Vancouver, August 4: Advocates for victims of domestic violence are outraged a Surrey, B.C., man who killed his pregnant wife 16 years ago has been granted day parole.
Days after he strangled Manjit Panghali in their Cloverdale home in October 2006 and burned her body, Mukhtiar Panghali made a tearful public plea for his missing wife’s safe return.
Dr. Satwinder Bains, the director of the South Asian Studies Institute at the University of the Fraser Valley, called the display disgusting.
“So much disingenuity from this man who was a partner of the woman who he killed, and for him to claim to be looking for her body knowing full well what he had done,” said Bains.
Ninu Kang with Ending Violence Association of B.C. remembers identifying with Manjit Panghali, who had a four-year-old daughter.
“I’m a South Asian woman myself, and back in the day I could identify with her and could identify being a professional woman. She was a teacher, she was pregnant with her second child, and her life was cut short, only just to find out it was her husband who killed her,” said Kang.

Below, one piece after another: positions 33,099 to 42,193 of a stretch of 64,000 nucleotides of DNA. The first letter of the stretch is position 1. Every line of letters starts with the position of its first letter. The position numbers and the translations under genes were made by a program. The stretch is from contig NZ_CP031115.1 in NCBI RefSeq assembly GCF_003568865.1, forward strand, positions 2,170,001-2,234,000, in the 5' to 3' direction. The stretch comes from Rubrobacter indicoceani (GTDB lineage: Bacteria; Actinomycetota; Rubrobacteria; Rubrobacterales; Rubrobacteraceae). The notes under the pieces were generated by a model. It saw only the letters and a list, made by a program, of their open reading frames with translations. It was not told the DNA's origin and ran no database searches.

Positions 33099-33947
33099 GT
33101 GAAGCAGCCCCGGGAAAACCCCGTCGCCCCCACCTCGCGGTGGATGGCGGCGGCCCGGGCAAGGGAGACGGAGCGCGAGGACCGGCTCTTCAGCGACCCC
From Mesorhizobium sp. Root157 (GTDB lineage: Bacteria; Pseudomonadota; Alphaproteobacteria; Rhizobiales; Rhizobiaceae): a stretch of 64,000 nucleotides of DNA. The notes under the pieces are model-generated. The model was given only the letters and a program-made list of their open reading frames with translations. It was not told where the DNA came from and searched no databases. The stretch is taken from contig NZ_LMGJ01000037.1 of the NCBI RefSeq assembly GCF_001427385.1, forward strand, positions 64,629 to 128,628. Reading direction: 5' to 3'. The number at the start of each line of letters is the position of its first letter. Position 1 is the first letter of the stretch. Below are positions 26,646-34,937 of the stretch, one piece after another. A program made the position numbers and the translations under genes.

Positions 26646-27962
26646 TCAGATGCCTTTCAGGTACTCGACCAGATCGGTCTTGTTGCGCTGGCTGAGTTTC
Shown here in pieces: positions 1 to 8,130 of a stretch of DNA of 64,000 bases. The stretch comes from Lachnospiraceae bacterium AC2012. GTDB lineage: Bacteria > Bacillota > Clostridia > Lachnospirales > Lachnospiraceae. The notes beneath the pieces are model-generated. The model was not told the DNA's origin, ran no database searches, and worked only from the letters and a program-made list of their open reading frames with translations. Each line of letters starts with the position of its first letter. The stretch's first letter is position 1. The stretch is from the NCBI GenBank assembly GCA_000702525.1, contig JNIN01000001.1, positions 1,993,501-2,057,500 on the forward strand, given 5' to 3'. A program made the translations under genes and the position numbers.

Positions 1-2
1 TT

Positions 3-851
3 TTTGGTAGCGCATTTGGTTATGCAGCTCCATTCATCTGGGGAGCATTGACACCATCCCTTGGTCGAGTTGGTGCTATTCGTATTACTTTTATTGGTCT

She also clearly recalls Mukhtiar Panghali crying at a news conference about Manjit’s sudden disappearance.
Panghali was convicted of second-degree murder in 2010 and sentenced to life in prison with no parole for 15 years. But because of time already served, he became eligible for day parole after only 11 years, and his application was granted last week.
Both advocates are concerned Panghali is not genuine in having changed his mindset about women. In parole documents, he admitted he’d thought about killing his wife for years because she didn’t appreciate him, and said he regretted the “regressive and rather archaic attitudes and beliefs about marriage and intimate relationships.”
“I hope that he has made those changes, because the system will free him,” said Bains. “We have to hope he has made some change in his life and no one else falls victim to his ideas.”
Kang says Panghali’s actions will matter more than his words.
Panghali has to abide by several conditions while on day parole, including staying away from his victim’s family. That includes his daughter, who was four years old when he killed her mother.
Kang is concerned Manjit’s family could still run into him.
“I think about how that’s going to re-traumatize them,” she said. “ My heart is going out to her daughter and her sister and the extended family, and I send prayers to them and hope they have supports in place.”